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[ESPResSo-users] Fwd: Time step question

From: Michael Winokur
Subject: [ESPResSo-users] Fwd: Time step question
Date: Sun, 20 Mar 2011 21:57:04 -0500

---------- Forwarded message ----------
From: Ulf Schiller <address@hidden>
Date: Fri, Mar 18, 2011 at 3:57 AM
Subject: Re: Time step question
To: "address@hidden" <address@hidden>
Cc: Michael Winokur <address@hidden>


Michael Winokur wrote:
> So after letting my Espresso project lay idle for awhile I've picked up
> the pieces of a connected Gay-Berne particle interaction simulation.
> Briefly: I'm in the process of tuning the time stepping to prevent
> unphysical results.  I immediately noticed that after halving the time
> step the simulation's average kinetic energy per particle actually
> dropped even though I kept the temperature set point constant.  I
> haven't looked into the source code but this suggests something isn't
> quite right.

What kind of thermostat are you using?

> Does anyone have any suggestions as to how I should go about trouble
> shooting this?

I'd suggest testing with a single particle whether the
fluctuation-dissipation relation checks out. Then with two particles,
and so on. This will tell you whether it is an issue with the thermostat
or the particle interaction.


Dr. Ulf D. Schiller                         Building 04.8, Room 231a
Institute of Complex Systems (ICS-2)        Phone:  +49 2461 61-1765
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Dr. Ulrich Krafft (stellv. Vorsitzender), Prof. Dr.-Ing. Harald Bolt,
Prof. Dr. Sebastian M. Schmidt
Hello Ulf and Espresso uses,

Thanks for the suggestions and quick reply.  I'm using the Langevin thermostat.  I can reduce the number of particles to two but having a single particle breaks the tcl front end and that would be hard for me to fix. 

With two particles I obtain the kinetic energy two ways:

1. Through the call "set energies [analyze energy]"
2. Directly in tcl code:

    for {set k 0} { $k < $num_mol } {incr k} {
    for {set i $start($k)} { $i <= $stop($k) } {incr i 1} {
    foreach {vx vy vz} [part $i print v] break           
    set mass [part $i print mass]
    set energy [expr $energy+0.5*$mass*($vx*$vx+$
    foreach {vx vy vz} [part $i print omega] break           
    foreach {ix iy iz} [part $i print rinertia] break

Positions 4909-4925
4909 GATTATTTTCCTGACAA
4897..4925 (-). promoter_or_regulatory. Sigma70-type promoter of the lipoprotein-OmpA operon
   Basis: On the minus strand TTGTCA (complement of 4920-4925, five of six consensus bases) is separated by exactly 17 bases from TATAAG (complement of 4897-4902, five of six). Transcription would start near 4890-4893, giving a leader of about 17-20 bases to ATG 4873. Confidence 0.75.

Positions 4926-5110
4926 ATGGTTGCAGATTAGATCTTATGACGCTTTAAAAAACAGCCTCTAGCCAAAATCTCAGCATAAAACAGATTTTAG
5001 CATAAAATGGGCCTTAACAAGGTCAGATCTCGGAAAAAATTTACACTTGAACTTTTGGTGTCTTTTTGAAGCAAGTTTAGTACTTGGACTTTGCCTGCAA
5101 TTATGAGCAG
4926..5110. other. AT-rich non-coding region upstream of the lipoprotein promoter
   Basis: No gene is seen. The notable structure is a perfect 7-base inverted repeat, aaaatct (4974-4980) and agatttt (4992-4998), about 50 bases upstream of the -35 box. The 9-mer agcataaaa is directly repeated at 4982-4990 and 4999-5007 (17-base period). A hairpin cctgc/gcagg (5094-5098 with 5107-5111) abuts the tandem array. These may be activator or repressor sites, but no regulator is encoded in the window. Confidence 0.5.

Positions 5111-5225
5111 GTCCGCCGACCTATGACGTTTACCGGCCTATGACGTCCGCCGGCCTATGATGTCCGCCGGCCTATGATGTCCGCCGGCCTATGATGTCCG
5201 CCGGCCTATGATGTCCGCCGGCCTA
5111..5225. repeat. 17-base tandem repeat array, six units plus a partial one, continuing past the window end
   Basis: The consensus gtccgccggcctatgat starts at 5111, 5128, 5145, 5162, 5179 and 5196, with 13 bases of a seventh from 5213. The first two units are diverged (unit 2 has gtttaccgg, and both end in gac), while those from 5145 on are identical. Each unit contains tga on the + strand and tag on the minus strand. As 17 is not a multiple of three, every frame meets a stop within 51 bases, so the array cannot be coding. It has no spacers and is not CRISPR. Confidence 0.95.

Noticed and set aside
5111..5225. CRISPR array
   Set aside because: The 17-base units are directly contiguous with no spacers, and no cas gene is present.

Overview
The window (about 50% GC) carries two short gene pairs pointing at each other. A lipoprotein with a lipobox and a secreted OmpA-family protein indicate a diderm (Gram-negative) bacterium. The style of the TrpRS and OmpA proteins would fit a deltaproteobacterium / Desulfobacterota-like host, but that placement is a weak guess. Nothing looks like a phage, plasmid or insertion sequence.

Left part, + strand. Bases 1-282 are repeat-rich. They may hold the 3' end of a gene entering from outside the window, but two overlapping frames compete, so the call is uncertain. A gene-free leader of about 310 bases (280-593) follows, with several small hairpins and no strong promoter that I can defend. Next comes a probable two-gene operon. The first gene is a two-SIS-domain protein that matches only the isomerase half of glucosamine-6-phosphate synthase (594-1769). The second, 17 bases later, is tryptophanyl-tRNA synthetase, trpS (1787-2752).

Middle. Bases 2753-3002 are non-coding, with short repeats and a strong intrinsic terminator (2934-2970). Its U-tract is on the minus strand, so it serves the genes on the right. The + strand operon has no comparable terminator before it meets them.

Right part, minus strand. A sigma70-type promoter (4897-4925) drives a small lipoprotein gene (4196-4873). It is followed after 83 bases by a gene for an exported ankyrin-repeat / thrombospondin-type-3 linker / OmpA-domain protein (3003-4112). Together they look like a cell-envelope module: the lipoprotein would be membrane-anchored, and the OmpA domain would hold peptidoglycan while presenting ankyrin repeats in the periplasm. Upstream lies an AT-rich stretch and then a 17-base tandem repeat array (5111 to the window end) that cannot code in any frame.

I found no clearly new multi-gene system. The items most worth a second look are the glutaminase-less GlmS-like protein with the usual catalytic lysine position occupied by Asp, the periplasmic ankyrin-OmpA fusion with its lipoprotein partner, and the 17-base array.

set renergy [expr $renergy+0.5*($ix*$vx*$vx+$iy*$vy*$vy+$iz*$vz*$vz)]

Both give the same answers and show, with 2 particles, what seems to be a linear response to the magnitude of the time step.  Note that I have significantly modified the code (I don't know if my revisions have made it into the regular distribution) to include an anisotropic moment of inertia for non spherical particles.  This effects both rotational and translation motions.  I note that there where some seemingly cryptic scaling of the mass and the time step in the source code to make things "scale invariant".  I do not believe I broke them when added the rotational pieces.

Here is the original code in energy.h:
MDINLINE void add_kinetic_energy(Particle *p1)
  /* kinetic energy */[0] += (SQR(p1->m.v[0]) + SQR(p1->m.v[1]) + SQR(p1->m.v[2]))*PMASS(*p1);

  /* the rotational part is added to the total kinetic energy;
     at the moment, we assume unit inertia tensor I=(1,1,1)  */[0] += (SQR(p1->[0]) + SQR(p1->[1]) + SQR(p1->[2]))*time_step*time_step;

Here is my revised c code:

MDINLINE void add_kinetic_energy(Particle *p1)
  /* kinetic energy */[0] += (SQR(p1->m.v[0]) + SQR(p1->m.v[1]) + SQR(p1->m.v[2]))*PMASS(*p1);


  /* the rotational part is added to the total kinetic energy;
     Here we use the rotational inertia  */[0] += (   SQR(p1->[0])*p1->p.
              + SQR(p1->[1])*p1->p.rinertia[1]
              + SQR(p1->[2])*p1->p.rinertia[2])*time_step*time_step;
//printf("energy: %d %f %f \n",p1->p.identity,p1->[0],p1->p.rinertia[1]);

  /* the rotational part is added to the total kinetic energy;
     at the moment, we assume unit inertia tensor I=(1,1,1) why isn't there the 0.5 factor  */[0] += (SQR(p1->[0]) + SQR(p1->[1]) + SQR(p1->[2]))*time_step*time_step;

I'm really not certain why time_step isn't used for translation motion while it is used in rotational motion except to refer to the assumption of some sort of scale invariance in the case of translational motion.

I note that my _expression_ was seemingly necessary to yield the classical equipartition result of 1/2 k_b T per degree of freedom.   I should have caught the time step issue earlier....

Thanks again for any suggestions.


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